There cannot be food on the table without the full economic participation of citizens

By Michael Tichareva

I had the pleasure to be invited to the Global Business Forum Africa 2021 – held at the Dubai Exhibition Centre on 13th and 14th October 2021, organised by the Dubai Chamber of Commerce in partnership with Expo 2020 Dubai under the theme “Transformation Through Trade”.

It was a great networking event, as I managed to leverage the event to acquire new and solid business relationships that I would otherwise not have managed had I chosen to stay away.

It was truly remarkable – I held at least 10 meetings in two days with different potential business partners, including some large Dubai based investors and banks.

I also had the opportunity to visit up to 6 African countries at their pavilions at Expo 2020. Hopefully this will translate into tangible business and revenue in years to come.

 

Proceedings at The Forum

 

The Forum, now in its 6th year, encourages international revenue flows into Africa by engaging leading decision-makers on the global investment scene.

It involves prominent African stakeholders engaging in dialogue at the highest level of implementation, advising on key strategic directives related to Africa’s economic outlook.

 

 

It was attended by Heads of State, ministers, high-ranking government officials, and prominent influential business leaders from Africa.

I was in the mix among the audience alongside the Zimbabwean Vice President (VP) of Zimbabwe – Dr Constantine Chiwenga, who had a chance to present on how Zimbabwe turned the Covid Pandemic into an opportunity.

Opportunities

The VP had the following to say:

1. Reduced export consumption with increased local production
2. Industry capacity utilisation increased from below 36% to 49%, and expected to exceed 61% by end of 2021
3. Goods on Zimbabwean shelves in retail supermarkets increased from below 10% to more than 70%
4. Opportunities in agriculture, mining, financial services, manufacturing and tourism
5. The use of tertiary institutions of higher learning such as NUST to launch innovation hubs such that Zimbabwe has been able to produce some of its personal protective equipment during the pandemic.

 

 

A highly educated population, probably the highest in Africa, made these swift changes possible with immediate results, as skilled human capital could be deployed easily.

The VP said, whilst Covid-19 was devastating, it also gave Zimbabwe an opportunity to showcase its capabilities.

It is imperative for both business and Government to continue working together as Zimbabwe revives its economy. There is still a lot more work to do over the next decade as Zimbabwe works towards vision 2030.

However, this cannot be achieved by the Government alone, but through the active participation of citizens.

There cannot be food on the table without the full economic participation of citizens, and without the Government creating an enabling environment to do sustainable business.

With Zimbabwe being a hard working nation, nothing is impossible. I remain positive.

Africa rising

Africa is certainly rising on the Global stage. I was particularly inspired at the Forum when I listened to HE Sultan Ahmed Bin Sulayem, the Chairman and Group Chief Executive of Dubai Ports World (DP World), a Dubai based state owned conglomerate employing more than 80 000 people, and expanding its wings through managing ports and logistics around the World.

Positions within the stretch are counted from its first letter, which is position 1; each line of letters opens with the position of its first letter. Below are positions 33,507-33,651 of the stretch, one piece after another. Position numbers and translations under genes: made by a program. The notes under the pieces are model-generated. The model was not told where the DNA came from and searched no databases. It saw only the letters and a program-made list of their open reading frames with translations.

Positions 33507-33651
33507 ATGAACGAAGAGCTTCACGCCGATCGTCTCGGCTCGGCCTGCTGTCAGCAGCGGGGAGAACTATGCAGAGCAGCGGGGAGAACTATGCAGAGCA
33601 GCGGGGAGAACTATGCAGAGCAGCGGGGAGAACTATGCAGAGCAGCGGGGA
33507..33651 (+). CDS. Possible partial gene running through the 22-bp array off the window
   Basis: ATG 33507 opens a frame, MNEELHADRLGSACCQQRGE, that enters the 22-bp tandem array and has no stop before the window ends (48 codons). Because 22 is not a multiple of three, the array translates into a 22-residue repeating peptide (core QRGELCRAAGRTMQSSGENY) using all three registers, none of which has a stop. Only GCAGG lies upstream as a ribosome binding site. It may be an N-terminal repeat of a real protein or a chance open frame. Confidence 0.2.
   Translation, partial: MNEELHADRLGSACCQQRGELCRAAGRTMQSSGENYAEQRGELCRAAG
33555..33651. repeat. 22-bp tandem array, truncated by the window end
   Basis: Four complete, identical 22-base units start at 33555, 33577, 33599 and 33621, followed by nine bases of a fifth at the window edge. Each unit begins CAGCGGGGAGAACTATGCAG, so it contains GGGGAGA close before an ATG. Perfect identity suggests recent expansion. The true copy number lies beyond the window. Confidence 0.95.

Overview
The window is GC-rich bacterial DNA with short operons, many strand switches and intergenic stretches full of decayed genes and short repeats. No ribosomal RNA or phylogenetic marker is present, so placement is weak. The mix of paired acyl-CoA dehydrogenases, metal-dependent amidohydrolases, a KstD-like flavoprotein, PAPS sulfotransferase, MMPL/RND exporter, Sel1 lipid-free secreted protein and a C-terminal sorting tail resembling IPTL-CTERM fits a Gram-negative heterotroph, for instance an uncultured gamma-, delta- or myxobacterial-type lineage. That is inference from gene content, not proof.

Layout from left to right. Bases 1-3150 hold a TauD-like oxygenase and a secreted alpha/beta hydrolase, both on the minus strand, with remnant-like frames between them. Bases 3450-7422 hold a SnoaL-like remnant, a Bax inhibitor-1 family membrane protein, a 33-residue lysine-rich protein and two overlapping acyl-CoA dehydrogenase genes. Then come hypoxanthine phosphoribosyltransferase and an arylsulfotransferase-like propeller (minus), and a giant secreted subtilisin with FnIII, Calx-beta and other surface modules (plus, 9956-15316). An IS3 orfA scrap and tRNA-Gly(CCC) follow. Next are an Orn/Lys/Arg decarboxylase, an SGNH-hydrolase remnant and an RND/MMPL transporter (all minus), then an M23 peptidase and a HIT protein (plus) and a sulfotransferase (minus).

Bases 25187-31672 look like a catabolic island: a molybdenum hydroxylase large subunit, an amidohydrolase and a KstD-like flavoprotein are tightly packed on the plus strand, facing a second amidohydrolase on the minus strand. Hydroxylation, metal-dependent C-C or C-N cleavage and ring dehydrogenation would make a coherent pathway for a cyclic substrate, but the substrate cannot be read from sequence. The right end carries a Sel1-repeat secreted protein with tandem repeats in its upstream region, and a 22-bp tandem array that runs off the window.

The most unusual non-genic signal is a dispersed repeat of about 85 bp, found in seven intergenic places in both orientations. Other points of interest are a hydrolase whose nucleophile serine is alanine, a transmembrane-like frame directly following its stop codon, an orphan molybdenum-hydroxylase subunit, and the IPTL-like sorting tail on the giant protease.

He narrated the success story of their world class port in Senegal where they have trained the Senegalese who are now being deployed to manage other DP World ports around the world.

It’s a remarkable story of how Africans can conquer the world through the support of international partners like DP World.

HE Bin Sulayem also discussed how the CDC Group, established in 1948 as the UK’s development finance institution, and has been at the forefront of supporting companies that help poor countries grow, has partnered with DP World to deploy up to US$1.7 billion in logistics infrastructure in Africa over the next few years, starting with modernising three ports.

The investments will initially focus on expanding ports operated by DP World in Egypt’s Ain Sokhna, Senegal’s Dakar, and Berbera in Somalia’s breakaway region of Somaliland.

DP Word has committed to invest $1 billion over the next few years, while CDC has committed $320 million, and potentially investing up to a further $400 million.

It is expected that the joint investments will eventually be expanded to other regions in Africa, in what DP World and CDC hope will accelerate inbound and outbound trade for the continent.

DP World is also the same company that is behind the US$260 million rehabilitation of the Beira-Mutare and the Maputo-Harare railway lines. DP World Maputo, which has the concession to manage, develop and operate the Maputo container terminal, announced in June 2021 the launch of the first dedicated container train service connecting Maputo and Harare.

The new service is part of DP World’s continued focus to expand its logistics and supply chain offering in the region, and key to its vision to connect several countries in Southern Africa. All these are, indeed, welcome developments as Africa rises.

 

Michael Tichareva is the Managing Director of National Standard Finance Africa and the Executive Chairman of its affiliate, Claxon Actuaries. He can be reached on mtichareva@natstandard.co.za or michael.t@claxonactuaries.com.

 

 

 

 

 

 

 

 

 

 

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